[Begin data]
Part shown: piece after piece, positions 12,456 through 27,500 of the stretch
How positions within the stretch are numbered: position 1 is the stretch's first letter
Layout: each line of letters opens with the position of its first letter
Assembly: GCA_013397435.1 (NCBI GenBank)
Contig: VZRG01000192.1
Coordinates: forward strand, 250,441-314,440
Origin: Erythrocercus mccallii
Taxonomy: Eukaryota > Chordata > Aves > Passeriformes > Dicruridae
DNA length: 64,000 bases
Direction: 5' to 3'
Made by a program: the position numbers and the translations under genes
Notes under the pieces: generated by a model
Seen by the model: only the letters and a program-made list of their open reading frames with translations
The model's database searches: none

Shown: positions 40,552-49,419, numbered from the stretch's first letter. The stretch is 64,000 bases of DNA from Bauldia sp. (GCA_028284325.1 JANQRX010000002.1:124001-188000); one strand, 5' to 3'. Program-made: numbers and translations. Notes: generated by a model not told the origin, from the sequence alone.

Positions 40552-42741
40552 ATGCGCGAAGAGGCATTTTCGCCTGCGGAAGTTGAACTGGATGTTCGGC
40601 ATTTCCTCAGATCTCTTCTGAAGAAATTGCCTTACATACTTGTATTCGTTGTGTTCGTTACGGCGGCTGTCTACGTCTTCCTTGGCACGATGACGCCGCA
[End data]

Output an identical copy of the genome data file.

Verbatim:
Part shown: piece after piece, positions 12,456 through 27,500 of the stretch
How positions within the stretch are numbered: position 1 is the stretch's first letter
Layout: each line of letters opens with the position of its first letter
Assembly: GCA_013397435.1 (NCBI GenBank)
Contig: VZRG01000192.1
Coordinates: forward strand, 250,441-314,440
Origin: Erythrocercus mccallii
Taxonomy: Eukaryota > Chordata > Aves > Passeriformes > Dicruridae
DNA length: 64,000 bases
Direction: 5' to 3'
Made by a program: the position numbers and the translations under genes
Notes under the pieces: generated by a model
Seen by the model: only the letters and a program-made list of their open reading frames with translations
The model's database searches: none

Shown: positions 40,552-49,419, numbered from the stretch's first letter. The stretch is 64,000 bases of DNA from Bauldia sp. (GCA_028284325.1 JANQRX010000002.1:124001-188000); one strand, 5' to 3'. Program-made: numbers and translations. Notes: generated by a model not told the origin, from the sequence alone.

Positions 40552-42741
40552 ATGCGCGAAGAGGCATTTTCGCCTGCGGAAGTTGAACTGGATGTTCGGC
40601 ATTTCCTCAGATCTCTTCTGAAGAAATTGCCTTACATACTTGTATTCGTTGTGTTCGTTACGGCGGCTGTCTACGTCTTCCTTGGCACGATGACGCCGCA